What's The Buzz

What's The Buzz

Work does not affect kids’ development

A new study has found that mothers who work during infancy do not necessarily harm their children’s mental development. In the survey conducted by the Institute of Child Health, 17,000 Britons and their children, born mainly in the 1990s, were observed.
Their development and behaviour was assessed through tests and questionnaires.

It was found that those whose mothers had returned to work in the months before their first birthday did not appear to be disadvantaged. Heather Joshi, co-author of the study and a professor at the Institute of Education in London, insisted that other factors, such as a stable home environment could have major influence on kids.

“There was evidence in some cases of a small negative impact of women returning to work in earlier decades — particularly for those born to working mothers in the 1970s and 1980s,” she said. “But when we looked at this other batch of children, mostly born in the 1990s, we found that this smallish wrinkle in a very complicated pattern was not visible,” she added.

Migraine related to hangover
Those suffering from migraine are more vulnerable to alcohol-induced headaches, according to a study. Michael Oshinsky, Thomas Jefferson University, along with Christina Maxwell, a student, compared the effects of alcohol on rats suffering from recurrent migraines with those that did not get headaches.

The researchers found that the rats that were induced with headaches through repeated stimulation of the brain’s dura mater followed by alcohol suffered increased pain sensitivity later while no changes were observed in alcohol-induced sensitivity in the control groups.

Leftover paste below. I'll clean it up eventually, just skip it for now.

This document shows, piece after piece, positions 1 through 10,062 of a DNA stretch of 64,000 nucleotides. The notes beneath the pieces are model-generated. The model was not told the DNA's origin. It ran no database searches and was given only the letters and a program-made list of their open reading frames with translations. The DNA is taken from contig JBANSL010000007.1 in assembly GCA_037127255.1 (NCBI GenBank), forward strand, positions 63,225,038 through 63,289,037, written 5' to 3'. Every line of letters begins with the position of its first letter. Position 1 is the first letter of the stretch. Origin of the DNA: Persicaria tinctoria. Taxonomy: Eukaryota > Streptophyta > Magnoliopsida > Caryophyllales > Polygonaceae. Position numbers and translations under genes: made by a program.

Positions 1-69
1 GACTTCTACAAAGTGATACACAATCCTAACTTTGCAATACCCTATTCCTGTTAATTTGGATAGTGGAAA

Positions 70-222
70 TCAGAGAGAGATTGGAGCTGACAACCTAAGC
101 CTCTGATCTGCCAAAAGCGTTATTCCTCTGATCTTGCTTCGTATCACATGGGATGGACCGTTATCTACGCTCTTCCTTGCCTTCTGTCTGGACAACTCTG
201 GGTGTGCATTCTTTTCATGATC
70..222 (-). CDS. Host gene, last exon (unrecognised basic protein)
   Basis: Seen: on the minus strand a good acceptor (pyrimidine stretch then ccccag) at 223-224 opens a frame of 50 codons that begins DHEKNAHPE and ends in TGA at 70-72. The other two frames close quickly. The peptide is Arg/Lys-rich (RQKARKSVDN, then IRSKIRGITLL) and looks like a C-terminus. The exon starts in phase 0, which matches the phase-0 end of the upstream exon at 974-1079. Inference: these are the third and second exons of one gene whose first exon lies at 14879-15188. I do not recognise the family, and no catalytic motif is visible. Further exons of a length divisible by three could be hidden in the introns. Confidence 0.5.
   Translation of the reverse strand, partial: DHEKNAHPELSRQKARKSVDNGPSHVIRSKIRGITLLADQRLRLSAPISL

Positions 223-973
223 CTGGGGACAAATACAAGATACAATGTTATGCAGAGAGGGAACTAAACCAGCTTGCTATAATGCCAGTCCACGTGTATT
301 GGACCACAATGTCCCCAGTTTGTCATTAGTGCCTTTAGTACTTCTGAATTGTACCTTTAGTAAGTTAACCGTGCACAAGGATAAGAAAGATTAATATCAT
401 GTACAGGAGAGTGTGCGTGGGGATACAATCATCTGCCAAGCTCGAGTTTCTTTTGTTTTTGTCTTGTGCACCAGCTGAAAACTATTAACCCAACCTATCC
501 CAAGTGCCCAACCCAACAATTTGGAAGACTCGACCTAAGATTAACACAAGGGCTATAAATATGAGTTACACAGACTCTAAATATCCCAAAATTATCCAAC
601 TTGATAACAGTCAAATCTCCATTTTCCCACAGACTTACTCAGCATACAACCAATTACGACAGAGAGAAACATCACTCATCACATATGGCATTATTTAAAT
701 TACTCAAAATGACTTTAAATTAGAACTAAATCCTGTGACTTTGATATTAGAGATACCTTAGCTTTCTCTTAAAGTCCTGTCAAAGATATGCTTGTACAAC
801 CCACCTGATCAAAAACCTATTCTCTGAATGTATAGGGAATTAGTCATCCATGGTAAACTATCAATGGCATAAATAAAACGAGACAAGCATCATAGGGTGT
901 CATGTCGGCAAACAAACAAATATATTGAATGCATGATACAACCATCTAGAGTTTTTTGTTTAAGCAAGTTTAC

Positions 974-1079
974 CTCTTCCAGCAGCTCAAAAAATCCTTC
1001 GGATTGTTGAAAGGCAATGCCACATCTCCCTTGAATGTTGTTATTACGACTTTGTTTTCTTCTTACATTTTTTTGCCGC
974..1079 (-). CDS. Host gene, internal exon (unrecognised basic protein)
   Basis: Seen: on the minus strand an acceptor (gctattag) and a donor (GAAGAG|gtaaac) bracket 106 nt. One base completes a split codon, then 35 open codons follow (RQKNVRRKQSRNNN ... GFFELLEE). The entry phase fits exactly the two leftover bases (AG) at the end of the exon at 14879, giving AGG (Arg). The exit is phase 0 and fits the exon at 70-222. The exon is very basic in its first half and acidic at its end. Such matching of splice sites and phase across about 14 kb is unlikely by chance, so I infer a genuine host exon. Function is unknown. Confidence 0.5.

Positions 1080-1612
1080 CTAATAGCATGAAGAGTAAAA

Healing: Mind really does matter
A new research has suggested that Hippocrates’ opinion on health and illness, that mind is significant in health and healing, is actually true. Researchers are looking at ways to prevent the damage excessive stress does to a young child’s development.

They are also looking at how the mind can help speed or slow healing and help control pain. Researcher Deborah Gross has found that some behavioural disorders in young people are preventable, particularly if resilience is taught and risk factors for stress are reduced. She claims that a key protective factor that can help reduce stress is parenting.
She said: “Parents are a child’s entire world. If parents are preoccupied, or emotionally or physically absent, their child loses out.”

Apparently, when parents don’t engage their child early and often, brain development related to language and learning may be slowed. Gross intends to buttress child resilience by improving parents’ communications, engagement and involvement.

Vitamin pills can cause cancer
Vitamin supplements do nothing to stave off illness and could even lead to cancer, a leading expert has warned. Martin Wiseman, World Cancer Research Fund, pointed out that people who regularly take vitamin and mineral supplements instead of eating a balanced diet are at greater risk. “Many people think they can reduce their cancer risk by taking supplements, but the evidence does not support this,” Wiseman said.

“Just because a dietary pattern that provides a relatively high level of a particular nutrient might protect against cancer, it does not mean that taking it in tablet form will have the same effect.”